Monthly Archives: May 2015

TBR 5: East of Eden by John Steinbeck

This is a turgid sort of book.  I knew nothing about it going in other than that Steinbeck is a practitioner of the High Seriousness and that he is one of the people to define what California is, so I wasn’t sure what to expect from it. I definitely did not expect psychopathic hookers, so score one for Steinbeck in the surprise department. You could call this a multigenerational family saga, and it has some of the interest and weaknesses of that genre: you want to know how things will come out, but the authorial temptation for redemption narratives is regrettably high.

The opening, which gives us the entire childhood of the main character, Adam Trask, and his half-brother Charles, is actually very interesting in its depiction of dirt-poor post-Civil War life (the father becomes a very successful fraudulent government military expert who later leaves the boys a lot of sketchy money!) except that it is so unremittingly depressing that it’s sure to weed out all but the most motivated readers. Both brothers yearn for love they can’t get from their respective parents, who are both broken themselves and also subscribe to harsh principles of child-raising, so no one feels loved. This doesn’t bring the brothers together, of course, but pits them against each other, with Adam in the role of the pure soul burned by life and Charles as The One Who Understands Evil.

The themes of the novel are set up here, and so much much later in the novel when Adam has to name the twins his psycho hooker wife abandoned when she fled from his repressively moral clutches, we do not actually need the lengthy discussion of the Biblical story of Cain and Abel that Steinbeck injects via his gratuitous educated secondary characters. (He ends up naming the sons Caleb and Aaron. Like Cain and Abel and Charles and Adam. Same initials HMMMM. I bet there are several thousand undergrad papers about this symbolism available on the Internet.)  The novel is working out questions of heredity and individual free will, and of generational debt, and of self-fashioning in a changing America, and so on and so forth. Like many such novels it ends with the First World War, which has always been a convenient way to truncate plot lines: see Downton Abbey.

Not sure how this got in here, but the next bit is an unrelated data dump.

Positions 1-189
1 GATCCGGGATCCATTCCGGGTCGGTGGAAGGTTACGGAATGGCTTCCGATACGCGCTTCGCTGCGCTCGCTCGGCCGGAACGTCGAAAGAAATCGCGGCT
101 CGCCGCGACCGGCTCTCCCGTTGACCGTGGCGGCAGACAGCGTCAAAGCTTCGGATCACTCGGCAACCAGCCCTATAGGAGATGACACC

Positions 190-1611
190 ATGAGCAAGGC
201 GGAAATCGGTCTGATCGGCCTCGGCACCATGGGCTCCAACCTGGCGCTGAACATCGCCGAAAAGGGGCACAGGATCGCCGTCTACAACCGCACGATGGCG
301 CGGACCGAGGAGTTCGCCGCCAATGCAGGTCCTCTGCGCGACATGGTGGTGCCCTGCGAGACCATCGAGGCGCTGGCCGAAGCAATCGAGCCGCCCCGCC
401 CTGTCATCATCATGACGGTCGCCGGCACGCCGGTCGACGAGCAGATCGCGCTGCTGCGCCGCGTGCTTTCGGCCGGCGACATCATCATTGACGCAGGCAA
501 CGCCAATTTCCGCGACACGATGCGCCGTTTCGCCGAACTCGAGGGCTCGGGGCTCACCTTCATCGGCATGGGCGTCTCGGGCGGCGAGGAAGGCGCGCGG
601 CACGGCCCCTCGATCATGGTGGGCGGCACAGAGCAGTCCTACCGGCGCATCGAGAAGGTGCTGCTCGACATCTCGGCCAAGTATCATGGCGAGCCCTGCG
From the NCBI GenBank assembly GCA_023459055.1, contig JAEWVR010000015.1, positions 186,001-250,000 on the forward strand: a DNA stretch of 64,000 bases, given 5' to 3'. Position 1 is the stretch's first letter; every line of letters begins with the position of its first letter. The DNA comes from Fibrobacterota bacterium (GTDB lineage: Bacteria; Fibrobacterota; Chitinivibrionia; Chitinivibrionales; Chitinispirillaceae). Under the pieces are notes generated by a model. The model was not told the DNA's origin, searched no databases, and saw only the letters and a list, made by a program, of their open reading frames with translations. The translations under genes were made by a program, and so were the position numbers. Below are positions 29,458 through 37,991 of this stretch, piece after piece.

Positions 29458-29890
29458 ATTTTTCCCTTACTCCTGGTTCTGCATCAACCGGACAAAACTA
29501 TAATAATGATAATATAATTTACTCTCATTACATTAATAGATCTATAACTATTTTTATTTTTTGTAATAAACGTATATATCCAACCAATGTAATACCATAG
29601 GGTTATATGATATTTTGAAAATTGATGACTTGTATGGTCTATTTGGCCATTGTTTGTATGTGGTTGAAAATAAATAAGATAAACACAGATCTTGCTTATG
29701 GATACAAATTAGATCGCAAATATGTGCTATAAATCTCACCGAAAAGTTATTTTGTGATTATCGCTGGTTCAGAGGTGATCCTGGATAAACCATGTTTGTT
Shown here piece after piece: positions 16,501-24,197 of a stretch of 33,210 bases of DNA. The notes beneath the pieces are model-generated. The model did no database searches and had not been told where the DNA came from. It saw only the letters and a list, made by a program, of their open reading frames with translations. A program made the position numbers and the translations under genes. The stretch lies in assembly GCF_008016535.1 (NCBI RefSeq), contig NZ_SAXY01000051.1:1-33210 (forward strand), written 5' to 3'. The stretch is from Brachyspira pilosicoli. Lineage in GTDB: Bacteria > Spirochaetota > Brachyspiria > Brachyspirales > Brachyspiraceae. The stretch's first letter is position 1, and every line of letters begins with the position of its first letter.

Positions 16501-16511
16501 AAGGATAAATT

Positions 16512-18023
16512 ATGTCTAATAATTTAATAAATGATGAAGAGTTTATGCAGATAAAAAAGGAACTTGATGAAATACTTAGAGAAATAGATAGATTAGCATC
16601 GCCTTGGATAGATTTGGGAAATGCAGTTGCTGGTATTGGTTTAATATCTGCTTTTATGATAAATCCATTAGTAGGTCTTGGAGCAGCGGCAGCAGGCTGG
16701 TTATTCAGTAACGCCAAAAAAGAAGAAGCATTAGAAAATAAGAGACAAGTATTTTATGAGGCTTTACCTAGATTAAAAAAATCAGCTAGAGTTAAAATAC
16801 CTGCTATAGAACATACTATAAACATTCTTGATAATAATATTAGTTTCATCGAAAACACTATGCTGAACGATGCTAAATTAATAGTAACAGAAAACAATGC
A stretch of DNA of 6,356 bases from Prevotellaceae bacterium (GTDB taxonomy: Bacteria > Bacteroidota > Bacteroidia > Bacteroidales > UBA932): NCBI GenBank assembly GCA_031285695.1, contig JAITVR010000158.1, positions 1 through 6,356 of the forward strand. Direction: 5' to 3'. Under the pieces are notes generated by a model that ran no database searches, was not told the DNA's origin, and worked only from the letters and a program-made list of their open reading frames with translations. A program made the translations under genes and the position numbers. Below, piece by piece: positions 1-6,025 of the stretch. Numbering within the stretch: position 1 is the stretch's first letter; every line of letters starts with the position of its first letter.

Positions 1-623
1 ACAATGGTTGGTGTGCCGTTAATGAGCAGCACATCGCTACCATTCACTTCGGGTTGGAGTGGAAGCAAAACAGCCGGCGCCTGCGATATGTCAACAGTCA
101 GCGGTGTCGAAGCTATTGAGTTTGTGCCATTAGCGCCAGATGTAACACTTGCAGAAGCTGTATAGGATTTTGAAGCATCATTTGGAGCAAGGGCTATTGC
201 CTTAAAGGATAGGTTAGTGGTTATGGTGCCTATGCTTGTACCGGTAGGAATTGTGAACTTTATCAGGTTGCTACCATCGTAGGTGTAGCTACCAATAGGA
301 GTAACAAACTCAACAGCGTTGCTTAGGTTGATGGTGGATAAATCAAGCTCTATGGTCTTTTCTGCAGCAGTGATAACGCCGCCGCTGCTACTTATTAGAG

Here are some parts I enjoyed:

  • The parts about Northern California land and landscape.
  • The parts about post-frontier and small-town life there.
  • The characters who are thrown in there to cast the light of literature and philosophy over brutish, meaningless life because they have Read Books. This is a somewhat ridiculous literary device, but the characters themselves (a well-read but not very successful rancher and the main character’s Chinese cook) are enjoyable company.
  • Whorehouse gossip.
  • The family stories about Samuel Hamilton, the literary neighbor: the Internet says he’s based on Steinbeck’s actual family. Hamilton’s family is a loving but not completely happy one based on a marriage between an intellectual husband and a pragmatist wife, and their kids go very different ways, and one of them is a woman who creates a little women’s circle and haven in her dressmaking shop and then after a disappointment in love dies of, apparently, stomach cancer. Her sister (John Steinbeck’s mother) is a strongwilled teacher who gives it up to get married. The brothers are not strictly allegorical, either. I could read about these people a lot more.

Here are some parts I really didn’t enjoy:

  • The early parts are sickening. So much beating and abuse and general yuck, right there on the page. Yes, we get that brutality is not a modern invention. No, we don’t need to wallow in it.